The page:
One morning I was walking about the cage with Maouzi around my neck. Radja left his place without permission. The next day he did the same thing and I gave him a sound lash on his hindquarters. He leaped at me. I let him have the butt of my whip on his muzzle. He roared terribly and returned to his place. Now I tried to soothe him, murmuring gently the “Pfrr. . . Pfrr” that all cats understand. His eyes softened, his fur settled down and he responded to my advances with one or two unmistakable “pfrrs.” We were friends again. I remained facing him and stroked his nose with the butt of my whip. Soon this became a routine part of the act. Always he would stretch his head toward me for caresses. Little by little the distance between our heads lessened. One day we were nose to nose, less than twelve inches apart. I moved forward and kissed him on his moist, salty muzzle.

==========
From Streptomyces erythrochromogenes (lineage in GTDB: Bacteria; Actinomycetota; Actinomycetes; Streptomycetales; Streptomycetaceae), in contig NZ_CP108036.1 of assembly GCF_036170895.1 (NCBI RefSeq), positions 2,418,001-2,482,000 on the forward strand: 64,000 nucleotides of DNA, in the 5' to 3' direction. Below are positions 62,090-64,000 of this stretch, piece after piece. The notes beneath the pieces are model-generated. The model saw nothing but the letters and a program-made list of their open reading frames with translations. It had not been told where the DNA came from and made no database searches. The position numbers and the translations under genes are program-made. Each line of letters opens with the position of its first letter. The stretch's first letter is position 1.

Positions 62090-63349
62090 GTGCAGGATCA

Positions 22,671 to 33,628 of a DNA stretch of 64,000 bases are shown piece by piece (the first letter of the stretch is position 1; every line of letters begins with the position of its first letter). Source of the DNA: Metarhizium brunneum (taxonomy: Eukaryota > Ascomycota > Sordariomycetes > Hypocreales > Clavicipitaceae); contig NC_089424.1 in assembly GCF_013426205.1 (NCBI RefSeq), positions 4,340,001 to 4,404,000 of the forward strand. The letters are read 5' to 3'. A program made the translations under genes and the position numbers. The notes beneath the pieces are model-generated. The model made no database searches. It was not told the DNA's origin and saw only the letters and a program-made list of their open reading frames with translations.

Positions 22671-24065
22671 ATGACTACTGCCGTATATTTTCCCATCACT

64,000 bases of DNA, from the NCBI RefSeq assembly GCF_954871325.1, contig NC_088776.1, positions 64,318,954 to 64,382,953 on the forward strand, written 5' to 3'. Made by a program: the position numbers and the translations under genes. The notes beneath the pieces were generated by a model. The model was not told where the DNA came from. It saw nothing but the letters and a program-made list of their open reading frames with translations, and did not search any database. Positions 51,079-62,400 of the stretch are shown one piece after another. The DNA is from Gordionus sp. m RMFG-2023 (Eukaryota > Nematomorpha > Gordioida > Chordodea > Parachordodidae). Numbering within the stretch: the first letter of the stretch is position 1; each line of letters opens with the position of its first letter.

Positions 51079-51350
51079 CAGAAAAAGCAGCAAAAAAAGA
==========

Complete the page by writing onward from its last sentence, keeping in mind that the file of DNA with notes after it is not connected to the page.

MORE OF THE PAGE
To become a good cat trainer there is, properly speaking, no secret. I say “trainer” and not “tamer” advisedly, for all trainers are tamers but few tamers may also claim the title of trainer. A
true trainer must possess certain essential qualities.
The first, and to my mind the most important, is knowledge of animal psychology. It is absolutely essential to learn to understand each cat, not to be mistaken in the character of any of them, to observe their friendliness and animosities and, finally, to know how to exploit this knowledge for the success of the act you plan. In addition, one must be perceptive enough to discover as rapidly as possible what I call the “keys” to training. Each type of animal has well-defined characteristics, and therefore the natural disposition of each must be studied so that it may be used to advantage. One must find the special “key” to each and use it to make the animal understand exactly what is required of him.
Contrary to the general belief, courage is the least important quality. I have taught a score or more trainers, men and women, and among them I have encountered young braggarts who prided themselves on their courage. They have always made me nervous, and they have generally ended their careers in the hospital. I have never considered caution as anything but a virtue.